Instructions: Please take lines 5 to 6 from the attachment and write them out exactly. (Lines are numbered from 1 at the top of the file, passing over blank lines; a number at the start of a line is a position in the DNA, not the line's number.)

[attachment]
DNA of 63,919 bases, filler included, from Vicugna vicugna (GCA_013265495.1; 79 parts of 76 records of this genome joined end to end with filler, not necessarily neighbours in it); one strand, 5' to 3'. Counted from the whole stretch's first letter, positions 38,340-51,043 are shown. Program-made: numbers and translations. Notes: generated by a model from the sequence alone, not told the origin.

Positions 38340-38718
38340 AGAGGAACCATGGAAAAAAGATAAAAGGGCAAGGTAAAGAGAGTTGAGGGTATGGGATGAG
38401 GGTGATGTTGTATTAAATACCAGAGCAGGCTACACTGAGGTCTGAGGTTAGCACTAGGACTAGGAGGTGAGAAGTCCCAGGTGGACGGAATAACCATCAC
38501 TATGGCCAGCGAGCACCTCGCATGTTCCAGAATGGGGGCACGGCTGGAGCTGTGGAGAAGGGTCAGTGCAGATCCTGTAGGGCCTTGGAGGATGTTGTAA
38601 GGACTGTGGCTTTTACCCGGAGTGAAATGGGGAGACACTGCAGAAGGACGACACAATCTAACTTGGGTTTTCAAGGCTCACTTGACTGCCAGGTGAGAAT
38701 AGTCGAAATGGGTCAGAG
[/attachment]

38501 TATGGCCAGCGAGCACCTCGCATGTTCCAGAATGGGGGCACGGCTGGAGCTGTGGAGAAGGGTCAGTGCAGATCCTGTAGGGCCTTGGAGGATGTTGTAA
38601 GGACTGTGGCTTTTACCCGGAGTGAAATGGGGAGACACTGCAGAAGGACGACACAATCTAACTTGGGTTTTCAAGGCTCACTTGACTGCCAGGTGAGAAT